The 2012 Presidential Candidate of the New Patriotic Party has reemphasised his conviction that it is only through “education, education, education” that Ghana can achieve prosperity and enhance the human dignity of all her people.
Nana Addo Dankwa Akuffo-Addo said, “The freedom of Ghanaian is meaningless without a deliberate policy to grow his or her intellectual property. We need to prepare our people and empower them with the confidence and skills to become champions in this new and exciting, competitive Africa.”
His government, he said, would design Ghana’s education system and training institutions “in such a way as to encourage and support this process of socio-economic transformation that will also necessarily embrace a strong attachment to technology,” with greater emphasis on the sciences.
It is not for nothing, the NPP flagbearer said, that China mandates 40 percent of her secondary school students to do science and using Germany as another example, he said that the German economy is the strongest in Europe because successive German authorities invested heavily in developing great minds like Albert Einstein.
“Science, technology, communication and information technology have become the structure of knowledge in the 21st century,” Ghana can only succeed by following that path with deliberate policies.
He said this when he delivered a major policy statement on his vision for Ghana at the 3rd NPP International Conference in Hamburg, Germany, at the weekend.
He said, fundamentally, the main political issue in Ghana is how to win the enduring war against poverty.
“However, we can only win this war by first recognising that we cannot continue deploying the same ineffective weapons of old and expect victory,” he said, stressing, “Ghana cannot continue the folly of doing the same thing over and over again and expect different results.”
This, he said, calls for breaking “our future free from the shackles of the Guggisberg economic model of producing and exporting raw materials.”
But, it takes more than raw materials to develop a nation. “Africa,” he said, “is probably the richest continent in terms of natural resources. Yet, those riches have not translated into prosperity for the African people. On the contrary, the African people are the poorest on earth.”
He suggested why: “We have not been able to use our natural resources to transform the lives of our citizens because we have not prioritized the development of the most important ingredient in any nation’s development mix: the mind.”
He noted, “That is why I have made the issue of nurturing the intellectual property of the Ghanaian my highest priority. “Education, education, education.”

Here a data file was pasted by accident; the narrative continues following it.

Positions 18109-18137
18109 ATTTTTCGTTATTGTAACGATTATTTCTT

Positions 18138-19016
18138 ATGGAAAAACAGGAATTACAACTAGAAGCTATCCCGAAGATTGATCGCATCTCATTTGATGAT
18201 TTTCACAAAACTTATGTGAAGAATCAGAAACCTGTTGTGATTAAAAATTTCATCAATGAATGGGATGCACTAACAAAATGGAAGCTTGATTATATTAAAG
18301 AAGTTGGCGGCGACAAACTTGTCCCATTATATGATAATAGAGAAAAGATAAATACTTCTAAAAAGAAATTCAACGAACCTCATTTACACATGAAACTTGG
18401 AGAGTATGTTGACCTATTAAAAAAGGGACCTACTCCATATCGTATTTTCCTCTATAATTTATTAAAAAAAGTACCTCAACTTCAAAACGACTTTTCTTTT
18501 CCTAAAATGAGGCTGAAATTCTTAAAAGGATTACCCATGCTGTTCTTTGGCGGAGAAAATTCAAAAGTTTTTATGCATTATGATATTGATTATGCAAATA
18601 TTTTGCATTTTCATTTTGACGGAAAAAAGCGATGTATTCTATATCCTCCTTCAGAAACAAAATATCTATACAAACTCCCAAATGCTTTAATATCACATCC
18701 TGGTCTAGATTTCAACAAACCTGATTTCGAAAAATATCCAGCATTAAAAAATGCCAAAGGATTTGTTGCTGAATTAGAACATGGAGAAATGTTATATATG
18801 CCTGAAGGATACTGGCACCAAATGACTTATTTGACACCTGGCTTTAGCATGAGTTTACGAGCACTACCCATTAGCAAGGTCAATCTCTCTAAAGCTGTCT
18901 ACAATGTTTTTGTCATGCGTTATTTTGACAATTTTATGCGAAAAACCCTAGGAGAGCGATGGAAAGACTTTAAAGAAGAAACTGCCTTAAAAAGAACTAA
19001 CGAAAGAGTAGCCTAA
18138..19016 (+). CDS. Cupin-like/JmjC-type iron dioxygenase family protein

The 2012 Presidential Candidate of the NPP said, “Without education we shall sweat and toil in vain. For Ghana to industrialise, we must take a total look at the economic, organisational, administrative, legal, regulatory, technical, financial and even sociological conditions of Ghanaian industry. But beyond that, we must not compromise in our commitment to provide for every Ghanaian child access to quality education, regardless of the circumstances of his or her birth.”
He criticised the education reforms of the late 1980s, which introduced the Junior Secondary School system as the first point of exit, for merely ending up “throwing out onto our streets each year an estimated quarter of a million school leavers without any form of basic, employable skills.”
This represents about half of the numbers that sit for the Basic Education Certificate Examination (BECE) and the West African Senior Secondary Certificate Examinations (WASSCE) at the two exit points, failing in their final papers, he pointed out.
He referred to a recent survey by the Ministry of Education which showed that about 64% of JHS pupils cannot read or write.
Nana Addo explained the grim reality from the findings: “What this means simply is this: we have been banishing about half of our youth to a future of hopelessness and struggle. This is not the way to build a nation and we should work together to put a stop to this phenomenon of failure and hopelessness.”
To him, “The least that a society can give its youth are education and skills for jobs. Without the foundation of quality education, the other two become a chanced struggle and the quality of tuition a child receives before the age of 16 can make or break his or her future. That is why I am saying that, under my presidency, the Junior High School level would no longer be the first exit point for education.”
If elected, “my government will introduce a policy that will make Senior High School part of the basic school system and, therefore, the first point of exit for every child in Ghana,” he said.
Again, “we are determined to tackle the critical issue of the kind of education that we offer to our future citizens. The future is for quality education. This means that at the heart of our education policy will be what we have called, ‘Teacher First’,” he said, recognising that to offer quality education is to focus on the needs of those offering tuition, teachers.
“We are determined to put the needs of the teacher and hence the quality of tuition for our children first,” he said, adding that, quality education will be at the very heart of the next NPP policy on education. “We intend to enhance quality of education in every public school in Ghana in our overriding goal of building a new society of opportunities by committing, by legislation; a significant and constant percentage of our GDP to education.”
He criticised the Mills administration for pursuing a consistent yearly policy of cutting down the percentage of GDP dedicated to education.
Source: NPP Communications